The only home I remember as a child stood firm on a winding cul-de-sac. When I was old enough to care I found out it was bought from the developer who was living in it at the time. It turns out his money had been tied up in the different homes on our street and so he found himself living there until my dad bought it. He was sick with cancer and glad to sell the last house he built to end his life well. If the legend was to be believed it was purchased while my mom was on bedrest with my younger brother, without her knowing.
Since before anything I can recall, I lived in that blue house on the small creek leading to the Minnesota river. The grass was planted by us, the garden constructed, and rooms renovated. It never seemed as though that house was built for anyone but us. There were the right number of rooms, enough space to grow and play, and a table to share meals together.
My world existed in that house. A house built for my family. Built for me. That house formed my world. The shoes I wore were made for me, the backpack and crayons were new to me and used until they were worn out. It wasn’t a world where everything was new. There were the inherited clothes and toys from my older brother, and the china hutch full of things I ought not touch.
The world older than me seemed to be frail, special, and reserved. The only people I saw regularly were seldom older then my parents. I lost my grandparents before I made it to high school, and before then I seldom saw them outside of holidays. They were also special, frail, and reserved.
Museums were full of items from times past. Things that you could not touch, and simply had to look at. I took pictures of art to kidnap it and force it to stay with me. Pictures that I seldom looked at after getting them developed, of memories I still remember today.
When I went to university I lived in dormitories built decades before I was born. These felt different. It was the transient phase of my collegiate life. I knew I was one of many to stay in each space. The space was the same as every other, and would forget me once the year was out. At the time I remember thinking this was a temporary state of my life. I was grateful the space allowed me to pass through onto what would come next. I had no reason to believe I wouldn’t step into a space crafted for me.
I found myself living two blocks from the Garonne on the fourth floor. For a year I lived with three others in Toulouse. Our street was old. The city older. For over two millennia people had lived in that place. For centuries our street had existed. For the year I felt like a guest in that space. That building, street, city, and earth allowed me to be present, live, and work.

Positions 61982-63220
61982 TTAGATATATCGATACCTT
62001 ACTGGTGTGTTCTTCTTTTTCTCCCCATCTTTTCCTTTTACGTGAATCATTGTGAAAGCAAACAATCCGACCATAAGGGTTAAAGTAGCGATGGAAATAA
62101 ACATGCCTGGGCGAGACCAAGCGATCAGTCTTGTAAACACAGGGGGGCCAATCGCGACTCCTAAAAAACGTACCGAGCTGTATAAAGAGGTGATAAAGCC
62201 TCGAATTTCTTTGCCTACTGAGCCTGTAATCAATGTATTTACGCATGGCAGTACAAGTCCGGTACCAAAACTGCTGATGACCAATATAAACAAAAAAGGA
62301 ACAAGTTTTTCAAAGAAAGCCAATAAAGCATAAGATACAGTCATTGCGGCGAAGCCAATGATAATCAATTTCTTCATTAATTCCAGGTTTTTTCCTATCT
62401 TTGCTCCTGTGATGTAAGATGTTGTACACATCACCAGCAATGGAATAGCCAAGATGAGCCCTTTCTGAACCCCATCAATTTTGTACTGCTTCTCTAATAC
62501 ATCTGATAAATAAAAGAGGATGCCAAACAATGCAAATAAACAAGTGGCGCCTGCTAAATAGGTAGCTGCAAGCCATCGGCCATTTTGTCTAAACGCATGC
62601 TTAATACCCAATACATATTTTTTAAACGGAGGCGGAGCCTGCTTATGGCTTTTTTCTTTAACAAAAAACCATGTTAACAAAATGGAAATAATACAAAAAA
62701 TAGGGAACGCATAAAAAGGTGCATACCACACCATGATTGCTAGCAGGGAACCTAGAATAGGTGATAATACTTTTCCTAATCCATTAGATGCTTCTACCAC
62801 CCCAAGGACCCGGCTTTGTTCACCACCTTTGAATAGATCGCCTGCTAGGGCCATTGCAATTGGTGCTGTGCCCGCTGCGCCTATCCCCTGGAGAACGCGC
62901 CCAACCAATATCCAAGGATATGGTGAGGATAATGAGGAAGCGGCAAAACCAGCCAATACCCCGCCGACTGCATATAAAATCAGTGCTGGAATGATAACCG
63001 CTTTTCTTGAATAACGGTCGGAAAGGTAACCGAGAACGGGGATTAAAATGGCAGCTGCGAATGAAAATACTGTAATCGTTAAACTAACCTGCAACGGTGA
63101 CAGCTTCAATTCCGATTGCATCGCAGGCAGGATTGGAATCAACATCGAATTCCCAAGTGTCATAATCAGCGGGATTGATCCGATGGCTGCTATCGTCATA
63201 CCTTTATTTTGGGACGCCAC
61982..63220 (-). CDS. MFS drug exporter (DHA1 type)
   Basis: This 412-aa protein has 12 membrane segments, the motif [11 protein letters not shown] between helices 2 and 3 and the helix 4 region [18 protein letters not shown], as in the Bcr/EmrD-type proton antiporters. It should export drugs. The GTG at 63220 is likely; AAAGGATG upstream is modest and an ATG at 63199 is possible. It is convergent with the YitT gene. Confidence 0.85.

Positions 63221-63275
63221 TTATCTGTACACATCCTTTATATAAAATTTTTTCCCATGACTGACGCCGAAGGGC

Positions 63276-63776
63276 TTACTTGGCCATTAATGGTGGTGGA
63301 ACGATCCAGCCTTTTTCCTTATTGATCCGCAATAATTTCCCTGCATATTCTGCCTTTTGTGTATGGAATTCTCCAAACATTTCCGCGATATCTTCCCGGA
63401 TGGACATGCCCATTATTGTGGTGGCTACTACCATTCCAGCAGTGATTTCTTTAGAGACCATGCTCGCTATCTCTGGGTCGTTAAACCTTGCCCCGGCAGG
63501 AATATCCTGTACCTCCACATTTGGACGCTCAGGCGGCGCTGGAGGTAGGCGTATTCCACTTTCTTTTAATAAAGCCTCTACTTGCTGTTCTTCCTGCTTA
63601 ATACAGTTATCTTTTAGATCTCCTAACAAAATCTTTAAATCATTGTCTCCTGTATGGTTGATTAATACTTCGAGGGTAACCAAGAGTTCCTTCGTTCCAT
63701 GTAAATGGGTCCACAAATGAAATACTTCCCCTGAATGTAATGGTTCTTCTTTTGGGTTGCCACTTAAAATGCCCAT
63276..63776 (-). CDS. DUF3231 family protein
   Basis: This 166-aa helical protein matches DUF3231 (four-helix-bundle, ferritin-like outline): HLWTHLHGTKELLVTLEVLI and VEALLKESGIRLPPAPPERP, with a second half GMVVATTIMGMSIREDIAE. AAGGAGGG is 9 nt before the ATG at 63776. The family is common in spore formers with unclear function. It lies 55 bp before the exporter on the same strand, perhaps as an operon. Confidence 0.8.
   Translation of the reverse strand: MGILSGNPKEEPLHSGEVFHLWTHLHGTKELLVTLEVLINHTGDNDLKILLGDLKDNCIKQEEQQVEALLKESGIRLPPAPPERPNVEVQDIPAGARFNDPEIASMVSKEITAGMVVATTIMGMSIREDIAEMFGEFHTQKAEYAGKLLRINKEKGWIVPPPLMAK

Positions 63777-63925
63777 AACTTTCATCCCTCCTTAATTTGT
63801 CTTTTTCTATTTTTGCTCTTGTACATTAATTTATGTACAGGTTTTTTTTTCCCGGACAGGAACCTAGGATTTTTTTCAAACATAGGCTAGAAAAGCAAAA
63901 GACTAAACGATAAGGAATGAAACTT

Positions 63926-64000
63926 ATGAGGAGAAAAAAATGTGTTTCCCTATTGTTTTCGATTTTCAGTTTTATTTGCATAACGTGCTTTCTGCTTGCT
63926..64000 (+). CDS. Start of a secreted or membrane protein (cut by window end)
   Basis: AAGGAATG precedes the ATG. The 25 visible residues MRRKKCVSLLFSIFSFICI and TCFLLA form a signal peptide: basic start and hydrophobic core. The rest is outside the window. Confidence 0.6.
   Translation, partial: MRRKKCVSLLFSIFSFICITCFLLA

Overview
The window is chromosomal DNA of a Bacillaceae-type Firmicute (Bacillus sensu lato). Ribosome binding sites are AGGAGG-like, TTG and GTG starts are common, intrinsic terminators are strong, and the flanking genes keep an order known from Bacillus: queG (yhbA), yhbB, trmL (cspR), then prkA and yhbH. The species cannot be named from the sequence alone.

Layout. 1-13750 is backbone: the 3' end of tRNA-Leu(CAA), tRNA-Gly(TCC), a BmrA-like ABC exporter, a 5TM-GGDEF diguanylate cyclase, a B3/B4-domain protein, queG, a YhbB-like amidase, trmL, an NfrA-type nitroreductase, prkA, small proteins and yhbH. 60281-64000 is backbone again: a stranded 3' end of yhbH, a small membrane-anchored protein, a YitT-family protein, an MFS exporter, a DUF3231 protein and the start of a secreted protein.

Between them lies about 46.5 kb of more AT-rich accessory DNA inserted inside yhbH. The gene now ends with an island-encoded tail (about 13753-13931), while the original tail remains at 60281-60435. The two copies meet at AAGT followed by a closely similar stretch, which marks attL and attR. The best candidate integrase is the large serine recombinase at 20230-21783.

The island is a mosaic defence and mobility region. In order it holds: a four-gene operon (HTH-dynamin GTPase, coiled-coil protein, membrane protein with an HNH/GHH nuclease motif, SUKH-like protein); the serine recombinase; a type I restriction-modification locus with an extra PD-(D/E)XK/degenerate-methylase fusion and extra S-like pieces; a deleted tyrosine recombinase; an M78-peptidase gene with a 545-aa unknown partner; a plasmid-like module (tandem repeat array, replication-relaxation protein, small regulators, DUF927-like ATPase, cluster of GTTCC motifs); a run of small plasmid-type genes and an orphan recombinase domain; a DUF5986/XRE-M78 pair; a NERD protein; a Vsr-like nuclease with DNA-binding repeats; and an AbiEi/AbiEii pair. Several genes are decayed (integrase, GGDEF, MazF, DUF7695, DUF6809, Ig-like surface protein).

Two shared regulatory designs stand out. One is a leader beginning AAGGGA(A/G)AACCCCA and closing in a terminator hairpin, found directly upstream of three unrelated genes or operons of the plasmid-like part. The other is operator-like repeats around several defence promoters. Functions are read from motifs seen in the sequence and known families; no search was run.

Back in Minneapolis I was married and moved from place to place over the next decade. A few blocks from the Mississippi we lived. My favorite space was the top floor of a converted envelope factory on the corner of 2nd and 2nd. The rust stained uneven concrete still shown its filed-down bolts used to hold machinery in place. Aside from the home I grew up in, it is that apartment that I long for again. Not only was it a great apartment, it was a space that felt as though it gave all of itself for us. Instead of being pulled down and rebuilt, it was transformed for a new life. Changed in a way impossible to me. Its life before me will prove to be longer than my whole life.
Now I live on a short street in another city many millennia in the making. As best I can tell our street came into being between 1800 and 1802 two short blocks from the Seine. The state I was born in gained statehood over 50 years later. My best estimates put the construction of our building around that same time. Now we are here, and it feels like the building is looking after me. The uncounted people who pass through this space before and after. Who will put their faith in the same space to keep them.
Unbeknownst to me I don’t see this space as frail, special, or reserved. My childhood notions that this world was build for me still appears from time to time but is fading away. Instead this building and space is changing me. Its resilience, safety, and presence are rubbing off. I find myself longing to be a place of refuge as the paths of others meet mine. There is gratitude toward this space, for the time I am here, and to learn in its presence. May I become whatever comes next. I am home.